When the Ming Dynasty wanted to defend its northern border, it built a wall. When Atari was building an empire in arcade games, it ensconced four monarchs behind rivaling walls and called the game Warlords. For what this port of the Atari classic delivers, 400 Microsoft points is a steep asking price.
In Warlords, you are tasked with bouncing fireballs off the defenses of the kings' walls to expose and destroy the hidden leaders. Hitting walls with a deflected ball breaks a brick. You use the controller's left thumbstick to move your blocker around the castle's outer wall to deflect incoming attacks. You can grab the projectile by pressing A. By releasing the button, you then unleash a powerful attack capable of demolishing multiple sections of an opponent's wall. The gameplay was great in 1980 and best when it was ported to the wood-trimmed Atari 2600. Now it feels lifeless, thanks to a frenetic--yet emasculated--Evolved mode and archaic Classic mode.
The Xbox 360 ports of Centipede, Missile Command, and other Atari arcade games needed a paddle wheel for proper control. When Warlords was ported to the Atari 2600, it came with paddle wheel controllers to ensure the arcade experience would be as much fun at home as it was with quarters. This release of Warlords only accentuates the absence of a proper controller. While you can deflect incoming attacks, moving your defender is sometimes too slow and frequently too inaccurate. This is only more apparent in the frenetic Throttle Monkey mode, where the gameplay is sped up to near-mindboggling speeds.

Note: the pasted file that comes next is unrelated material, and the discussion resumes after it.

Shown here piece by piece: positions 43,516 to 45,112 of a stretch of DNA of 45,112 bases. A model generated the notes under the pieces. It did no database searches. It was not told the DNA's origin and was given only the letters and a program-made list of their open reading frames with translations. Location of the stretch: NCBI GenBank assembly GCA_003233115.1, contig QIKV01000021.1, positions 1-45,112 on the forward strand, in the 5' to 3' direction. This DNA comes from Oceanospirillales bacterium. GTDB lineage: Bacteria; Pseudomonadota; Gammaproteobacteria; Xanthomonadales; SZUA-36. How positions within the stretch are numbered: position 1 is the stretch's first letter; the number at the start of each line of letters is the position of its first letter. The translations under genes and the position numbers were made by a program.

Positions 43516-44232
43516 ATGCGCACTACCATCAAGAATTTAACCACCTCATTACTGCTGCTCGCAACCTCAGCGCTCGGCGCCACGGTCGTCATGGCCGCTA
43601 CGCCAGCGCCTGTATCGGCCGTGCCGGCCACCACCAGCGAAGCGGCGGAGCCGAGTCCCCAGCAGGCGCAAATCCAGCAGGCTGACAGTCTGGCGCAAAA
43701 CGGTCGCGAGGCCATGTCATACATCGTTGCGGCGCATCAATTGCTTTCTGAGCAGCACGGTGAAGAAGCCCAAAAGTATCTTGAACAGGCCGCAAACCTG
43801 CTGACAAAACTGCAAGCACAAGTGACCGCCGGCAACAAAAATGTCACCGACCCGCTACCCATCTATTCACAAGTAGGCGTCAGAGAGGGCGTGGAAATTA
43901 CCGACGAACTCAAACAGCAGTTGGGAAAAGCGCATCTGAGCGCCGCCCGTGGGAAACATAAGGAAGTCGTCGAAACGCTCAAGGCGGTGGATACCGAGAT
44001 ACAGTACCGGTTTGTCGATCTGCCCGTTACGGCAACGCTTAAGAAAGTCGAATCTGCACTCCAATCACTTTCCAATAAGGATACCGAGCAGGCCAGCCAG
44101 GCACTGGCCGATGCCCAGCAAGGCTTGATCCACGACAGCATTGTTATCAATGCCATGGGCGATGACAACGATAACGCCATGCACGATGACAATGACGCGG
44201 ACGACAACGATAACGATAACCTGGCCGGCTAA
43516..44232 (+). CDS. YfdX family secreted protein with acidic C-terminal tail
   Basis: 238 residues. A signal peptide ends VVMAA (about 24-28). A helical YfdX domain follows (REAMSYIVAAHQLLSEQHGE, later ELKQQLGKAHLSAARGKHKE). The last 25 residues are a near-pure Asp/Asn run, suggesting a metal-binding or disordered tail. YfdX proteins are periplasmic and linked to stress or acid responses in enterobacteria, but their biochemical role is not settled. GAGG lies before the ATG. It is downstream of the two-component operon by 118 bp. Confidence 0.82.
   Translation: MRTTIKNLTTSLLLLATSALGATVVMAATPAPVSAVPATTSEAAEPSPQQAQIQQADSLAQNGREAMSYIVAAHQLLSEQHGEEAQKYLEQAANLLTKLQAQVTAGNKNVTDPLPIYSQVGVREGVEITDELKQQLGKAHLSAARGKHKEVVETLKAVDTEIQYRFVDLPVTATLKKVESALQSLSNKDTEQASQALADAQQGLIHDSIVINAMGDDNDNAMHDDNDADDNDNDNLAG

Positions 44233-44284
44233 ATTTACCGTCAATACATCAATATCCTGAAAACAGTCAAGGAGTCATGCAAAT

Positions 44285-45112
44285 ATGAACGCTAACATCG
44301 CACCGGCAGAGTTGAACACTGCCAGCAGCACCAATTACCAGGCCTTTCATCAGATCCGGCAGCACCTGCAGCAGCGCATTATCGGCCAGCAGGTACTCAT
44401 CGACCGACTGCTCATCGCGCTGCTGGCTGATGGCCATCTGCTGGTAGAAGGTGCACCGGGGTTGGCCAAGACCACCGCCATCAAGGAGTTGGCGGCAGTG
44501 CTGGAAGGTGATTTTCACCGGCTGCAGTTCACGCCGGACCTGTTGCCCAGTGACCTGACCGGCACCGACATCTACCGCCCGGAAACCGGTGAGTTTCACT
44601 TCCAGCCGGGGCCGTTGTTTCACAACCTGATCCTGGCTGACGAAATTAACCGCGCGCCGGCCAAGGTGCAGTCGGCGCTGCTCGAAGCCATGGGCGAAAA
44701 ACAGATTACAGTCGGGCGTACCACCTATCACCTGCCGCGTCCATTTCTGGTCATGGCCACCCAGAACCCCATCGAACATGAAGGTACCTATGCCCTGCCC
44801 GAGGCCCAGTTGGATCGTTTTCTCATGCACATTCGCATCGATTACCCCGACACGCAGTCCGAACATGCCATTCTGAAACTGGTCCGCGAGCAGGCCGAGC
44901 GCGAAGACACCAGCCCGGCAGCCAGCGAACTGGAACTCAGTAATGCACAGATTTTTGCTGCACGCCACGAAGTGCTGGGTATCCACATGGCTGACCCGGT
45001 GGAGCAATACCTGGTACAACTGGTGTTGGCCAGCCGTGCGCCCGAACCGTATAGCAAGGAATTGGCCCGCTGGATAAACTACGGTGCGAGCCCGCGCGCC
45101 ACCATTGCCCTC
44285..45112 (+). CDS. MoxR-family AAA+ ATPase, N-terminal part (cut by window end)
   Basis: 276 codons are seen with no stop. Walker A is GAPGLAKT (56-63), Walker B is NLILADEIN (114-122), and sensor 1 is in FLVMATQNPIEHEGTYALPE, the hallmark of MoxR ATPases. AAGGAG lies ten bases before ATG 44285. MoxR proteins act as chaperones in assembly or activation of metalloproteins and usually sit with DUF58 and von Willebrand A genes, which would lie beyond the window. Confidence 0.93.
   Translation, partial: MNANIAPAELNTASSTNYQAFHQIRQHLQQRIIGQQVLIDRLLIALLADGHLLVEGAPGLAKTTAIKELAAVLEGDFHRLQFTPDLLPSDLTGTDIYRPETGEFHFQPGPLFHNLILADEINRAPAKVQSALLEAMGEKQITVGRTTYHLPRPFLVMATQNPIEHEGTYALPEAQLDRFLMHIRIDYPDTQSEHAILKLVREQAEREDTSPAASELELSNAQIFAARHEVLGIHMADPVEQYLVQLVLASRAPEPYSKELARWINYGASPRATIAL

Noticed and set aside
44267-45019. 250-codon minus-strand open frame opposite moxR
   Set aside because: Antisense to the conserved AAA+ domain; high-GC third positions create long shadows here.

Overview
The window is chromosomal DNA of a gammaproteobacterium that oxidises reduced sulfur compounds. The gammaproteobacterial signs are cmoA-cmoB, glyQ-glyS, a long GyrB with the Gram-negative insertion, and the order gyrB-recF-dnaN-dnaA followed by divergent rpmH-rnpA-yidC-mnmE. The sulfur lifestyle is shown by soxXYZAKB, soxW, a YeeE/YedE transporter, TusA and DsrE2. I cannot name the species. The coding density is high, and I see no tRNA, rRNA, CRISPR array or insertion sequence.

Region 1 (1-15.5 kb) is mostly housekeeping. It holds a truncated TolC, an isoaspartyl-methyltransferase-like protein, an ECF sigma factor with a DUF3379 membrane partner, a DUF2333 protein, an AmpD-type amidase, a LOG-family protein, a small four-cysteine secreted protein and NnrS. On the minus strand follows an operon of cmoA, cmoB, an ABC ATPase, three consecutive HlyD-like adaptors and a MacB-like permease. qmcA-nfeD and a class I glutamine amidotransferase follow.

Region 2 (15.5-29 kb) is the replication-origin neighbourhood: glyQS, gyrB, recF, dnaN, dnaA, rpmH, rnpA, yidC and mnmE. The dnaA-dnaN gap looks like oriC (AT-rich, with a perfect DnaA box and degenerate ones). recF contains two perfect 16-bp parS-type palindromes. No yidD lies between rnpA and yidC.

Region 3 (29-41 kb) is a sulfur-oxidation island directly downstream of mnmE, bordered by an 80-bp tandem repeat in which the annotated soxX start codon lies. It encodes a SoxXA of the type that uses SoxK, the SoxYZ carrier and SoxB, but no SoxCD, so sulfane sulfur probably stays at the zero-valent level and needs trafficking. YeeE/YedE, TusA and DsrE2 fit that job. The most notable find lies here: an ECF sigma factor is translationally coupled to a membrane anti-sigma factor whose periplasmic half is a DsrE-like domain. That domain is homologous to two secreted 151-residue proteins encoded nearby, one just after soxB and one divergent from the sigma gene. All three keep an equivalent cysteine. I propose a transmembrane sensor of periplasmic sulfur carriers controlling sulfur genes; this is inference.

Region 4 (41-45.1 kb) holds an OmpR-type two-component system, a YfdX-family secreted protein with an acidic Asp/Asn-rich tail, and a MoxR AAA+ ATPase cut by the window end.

The Classic mode brings the original arcade graphics, sound, and castle stylings to the modern console. Unfortunately, the emulation is plagued by inconsistent frame rates, punishing AI, and generally unattractive visuals. Your three enemies frequently gang up on you, ricocheting fireballs and launching charged attacks almost exclusively in your general direction. While the evolved mode creates a postmodern take on the old gameplay, the flashy colors and mechanized mayhem leave a lot to be desired. The many balls that come into play look rich with scintillating colors and particle effects, but they sound like half-deflated basketballs when they bounce off walls.
Whatever nostalgia you may harbor for Warlords will quickly be dashed by the dipping frame rate and incessant attacks by your rival warlords. The buggy online and lackluster updates will only leave your tender memories exposed. Skipping this game may very well be the best defense of your time and your money.